There are benefits to being stuck on the couch with a virus: my favorite is the permission to take a few consecutive hours to read, without feeling guilty about not doing something else (there’s always something else). So today I finished Roma Eterna by Robert Silverberg. It’s been sitting on my to-read shelf for a while, because who can turn down a book that wonders what would have happened if the Roman Empire never fell?
Not me, that’s for sure. I love a good alternate history. (Alternate historical fantasy too, but that’s a whole ‘nother blog post.)
I haven’t read any other Silverberg to my knowledge, but I recognized the name and I’m always looking to get to like an author that’s new to me. So that plus five years of studying Latin and a fondness for speculative fiction meant I was geared up for a really good read.
And I mostly got it. Once I got in the habit of subtracting 750 years or so from all the chapter heading dates so that I could compare the alternate timeline to this reality’s history, there were some really fun comparisons and contrasts to be drawn. Would certain events still happen, and if so, when? Discovery/attempted conquering of the New World, exploration of the islands in the Pacific, trade agreements with Asia, those are all practically givens given what we know of the Roman Empire’s sense of manifest destiny. But what about movements towards alternate forms of government, huge sociopolitical upheavals on the models of the French or Russian revolutions? What about attempts towards independence? Development of certain major world religions? Minds like Leonardo daVinci or Einstein? And is there a way to measure which of these historical paths is ‘better?’ And better for whom?
Do you sense a trend in these questions at all? Because I did, and much as I enjoyed Silverberg’s well-researched and imaginative answers to them, there were entire swathes of stories I felt were *completely missing.*
Let me give you a hint: in eleven chapters, told by eleven different narrators at different eras in this expanded ‘eternal Rome,’ there was one female narrator, living in Venice, mostly interested in contemplating how willing she was to be seduced by the newest Roman proconsul, or was she more interested in being the one doing the seducing. Aside from offering a ‘provincial’ point of view, she influenced the narrative not at all, barely witnessing the events of the era, let alone being part of them. There were maybe two or three other female characters of any note in the whole book, seen primarily through the lens of their desirability to the narrators.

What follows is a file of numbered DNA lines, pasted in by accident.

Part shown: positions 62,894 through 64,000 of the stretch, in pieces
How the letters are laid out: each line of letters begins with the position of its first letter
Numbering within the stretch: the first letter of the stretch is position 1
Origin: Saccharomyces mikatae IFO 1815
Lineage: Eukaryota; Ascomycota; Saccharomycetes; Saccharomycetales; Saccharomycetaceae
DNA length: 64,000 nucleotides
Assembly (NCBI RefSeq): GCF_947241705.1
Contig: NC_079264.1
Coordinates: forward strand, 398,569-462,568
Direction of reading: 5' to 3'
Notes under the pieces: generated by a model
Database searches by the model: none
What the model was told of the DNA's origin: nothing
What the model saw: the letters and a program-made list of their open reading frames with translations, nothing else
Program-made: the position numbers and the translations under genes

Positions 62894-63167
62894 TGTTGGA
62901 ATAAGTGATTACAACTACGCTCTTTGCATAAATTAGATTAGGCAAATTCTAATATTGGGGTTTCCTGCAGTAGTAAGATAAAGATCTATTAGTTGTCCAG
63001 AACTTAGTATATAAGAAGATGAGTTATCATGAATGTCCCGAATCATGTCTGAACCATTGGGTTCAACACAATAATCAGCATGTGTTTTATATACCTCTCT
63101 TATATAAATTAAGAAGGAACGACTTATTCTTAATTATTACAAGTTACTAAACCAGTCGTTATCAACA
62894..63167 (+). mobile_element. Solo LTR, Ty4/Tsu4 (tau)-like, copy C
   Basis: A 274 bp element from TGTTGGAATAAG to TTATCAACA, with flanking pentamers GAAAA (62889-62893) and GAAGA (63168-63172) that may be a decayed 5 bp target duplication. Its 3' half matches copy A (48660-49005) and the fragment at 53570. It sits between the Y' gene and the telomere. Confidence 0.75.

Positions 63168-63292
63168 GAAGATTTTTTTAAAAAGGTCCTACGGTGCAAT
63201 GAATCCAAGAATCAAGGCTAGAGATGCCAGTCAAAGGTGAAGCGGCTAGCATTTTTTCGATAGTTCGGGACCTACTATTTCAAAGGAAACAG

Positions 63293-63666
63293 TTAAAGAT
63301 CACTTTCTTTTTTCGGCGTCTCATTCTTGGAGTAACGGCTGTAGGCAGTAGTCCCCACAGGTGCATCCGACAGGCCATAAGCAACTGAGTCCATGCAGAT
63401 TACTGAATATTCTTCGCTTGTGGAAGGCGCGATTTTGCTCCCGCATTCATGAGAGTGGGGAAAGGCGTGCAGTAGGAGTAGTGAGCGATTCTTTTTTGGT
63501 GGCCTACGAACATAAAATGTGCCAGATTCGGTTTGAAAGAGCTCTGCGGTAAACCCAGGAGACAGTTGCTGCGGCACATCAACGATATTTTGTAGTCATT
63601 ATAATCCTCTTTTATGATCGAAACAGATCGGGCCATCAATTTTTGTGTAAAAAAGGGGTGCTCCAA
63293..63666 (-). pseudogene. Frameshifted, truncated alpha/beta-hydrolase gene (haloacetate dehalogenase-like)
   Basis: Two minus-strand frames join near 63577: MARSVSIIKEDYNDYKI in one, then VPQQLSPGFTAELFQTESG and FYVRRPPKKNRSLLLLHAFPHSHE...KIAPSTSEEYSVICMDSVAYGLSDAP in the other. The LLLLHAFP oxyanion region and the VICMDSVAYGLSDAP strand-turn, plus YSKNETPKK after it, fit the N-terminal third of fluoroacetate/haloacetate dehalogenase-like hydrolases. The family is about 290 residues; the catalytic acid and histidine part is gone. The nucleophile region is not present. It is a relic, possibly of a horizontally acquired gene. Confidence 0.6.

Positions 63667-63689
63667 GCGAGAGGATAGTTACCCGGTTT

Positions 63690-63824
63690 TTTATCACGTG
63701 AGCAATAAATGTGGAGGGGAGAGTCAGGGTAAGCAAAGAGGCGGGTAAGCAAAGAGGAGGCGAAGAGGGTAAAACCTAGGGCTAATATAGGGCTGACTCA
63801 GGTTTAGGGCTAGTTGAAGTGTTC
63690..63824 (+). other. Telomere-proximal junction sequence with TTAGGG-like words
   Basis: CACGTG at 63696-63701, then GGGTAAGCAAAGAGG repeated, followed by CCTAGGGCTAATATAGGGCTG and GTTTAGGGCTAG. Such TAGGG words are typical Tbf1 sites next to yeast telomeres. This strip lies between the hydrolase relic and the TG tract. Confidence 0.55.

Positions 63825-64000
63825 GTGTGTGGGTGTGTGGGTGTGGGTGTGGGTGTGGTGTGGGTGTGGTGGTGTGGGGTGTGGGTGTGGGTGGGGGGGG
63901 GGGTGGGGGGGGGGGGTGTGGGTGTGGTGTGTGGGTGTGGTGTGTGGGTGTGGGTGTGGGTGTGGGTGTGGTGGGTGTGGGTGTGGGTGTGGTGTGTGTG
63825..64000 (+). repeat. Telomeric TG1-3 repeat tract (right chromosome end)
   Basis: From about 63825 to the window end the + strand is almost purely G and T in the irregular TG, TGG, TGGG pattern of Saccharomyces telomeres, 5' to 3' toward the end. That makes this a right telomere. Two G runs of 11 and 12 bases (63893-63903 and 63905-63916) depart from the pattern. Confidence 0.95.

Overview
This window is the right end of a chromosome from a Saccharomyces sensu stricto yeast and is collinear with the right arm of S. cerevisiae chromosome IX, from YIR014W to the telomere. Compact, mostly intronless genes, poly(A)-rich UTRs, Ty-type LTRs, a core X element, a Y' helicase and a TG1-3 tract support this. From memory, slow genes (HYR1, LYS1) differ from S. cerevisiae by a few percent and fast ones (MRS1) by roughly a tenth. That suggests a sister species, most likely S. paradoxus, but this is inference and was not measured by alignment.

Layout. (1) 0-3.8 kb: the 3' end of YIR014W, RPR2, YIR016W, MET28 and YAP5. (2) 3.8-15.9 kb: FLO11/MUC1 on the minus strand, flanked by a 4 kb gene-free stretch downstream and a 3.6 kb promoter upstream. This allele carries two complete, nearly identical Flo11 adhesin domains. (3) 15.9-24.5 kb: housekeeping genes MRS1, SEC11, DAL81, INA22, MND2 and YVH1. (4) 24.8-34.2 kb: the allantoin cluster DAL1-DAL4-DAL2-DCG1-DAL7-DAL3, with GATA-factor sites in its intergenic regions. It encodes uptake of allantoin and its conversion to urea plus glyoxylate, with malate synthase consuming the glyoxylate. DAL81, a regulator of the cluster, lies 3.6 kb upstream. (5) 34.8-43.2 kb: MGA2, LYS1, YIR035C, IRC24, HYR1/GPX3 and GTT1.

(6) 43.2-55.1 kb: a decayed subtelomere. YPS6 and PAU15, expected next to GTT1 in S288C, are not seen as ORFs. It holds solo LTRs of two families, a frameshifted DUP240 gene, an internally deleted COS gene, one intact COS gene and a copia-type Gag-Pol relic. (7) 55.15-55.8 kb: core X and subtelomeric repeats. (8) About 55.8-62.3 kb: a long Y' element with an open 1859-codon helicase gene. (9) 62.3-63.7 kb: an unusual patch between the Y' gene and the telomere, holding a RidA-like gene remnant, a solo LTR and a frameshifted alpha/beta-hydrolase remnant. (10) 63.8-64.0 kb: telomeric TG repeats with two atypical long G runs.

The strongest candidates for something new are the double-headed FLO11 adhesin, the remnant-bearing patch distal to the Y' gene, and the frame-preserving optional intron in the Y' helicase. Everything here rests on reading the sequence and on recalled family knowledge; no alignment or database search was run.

In a book spanning approximately 2,000 years of history.
Should I have been surprised? Probably not. Original copyright on my edition said 1989, male author, clearly more interested in telling a story about how the delayed development of Judaism was a key factor in the stagnation of the world. (Now, that ending I was surprised by, but I can go with it, at least to a point.) Invisible privilege is a thing, and I guess I’d rather believe the author was oblivious than that he was deliberately exclusionary.
Should I be as disappointed as I was? Am I oversensitive because of who I am and what I read? Wasn’t the Roman Empire pretty male-dominated anyway?
1) Yes. 2) It’s an unfortunately short step from ‘oversensitive’ to ‘hysterical’ and that leads us to all sorts of Victorian places I don’t want to go. and 3) Not really, which is partly why I was surprised and partly why I was disappointed.
Look up at the cover of this book. There’s a rocketship. I picked this book up at a sci-fi/fantasy convention last year. This is a genre that has given me and readers and watchers like me princesses that don’t want to be rescued from dragons, and spaceship captains that fall in love with the female souls of their ships, and female spaceship captains that bring their crews home across unfathomable distances through hostile territories, and senatorial princesses that rescue frozen smugglers with a kiss while in the middle of leading a rebellion, and dozens of other situations in which the contributions of half the society are recognized by the other half. Take the person who has steeped in these stories and mash her together with someone who has also read I, Claudius, and you get someone who expects that the fearsome, ambitious, clever, savvy, and otherwise remarkable women of ancient Rome will at least have a mention for the role they played (and could have continued to play) in things like determining succession in the Empire, and influencing elected politicians, and discussing strategy with military commanders.
They existed historically. They’re nowhere in this book, even in the parts that line up perfectly with our own history. (You know who else doesn’t get a voice? Slaves. Any of the cultures the Romans trade with. Any of the plebians or non-Roman citizens. Positive queer characters, even in a universe where the Greco-Romans run the Eastern Empire for a while.)
And yes, I am *sensitive* to the issues of representations of women in books and other media. I’m influenced by what I choose to read and who I choose to follow in the vastness of the internet (Hi, Book Smugglers and Stellar Four and Seanan McGuire and others). I recognize that not every book can tell *everyone’s story,* because that would be either too many stories, or none at all. But if you’re trying to give us a picture of an alternate world, how hard is it to give us a little more about half the population? This book has 449 pages, and it couldn’t even pass the Bechdel test. But there’s nothing wrong with being sensitive, because being sensitive is being aware, and being aware and critical of what you read makes you a better reader, and a better reader is a better writer, and someday I will be writing my alternate history epic and I will remember this book.
And I will try to do better.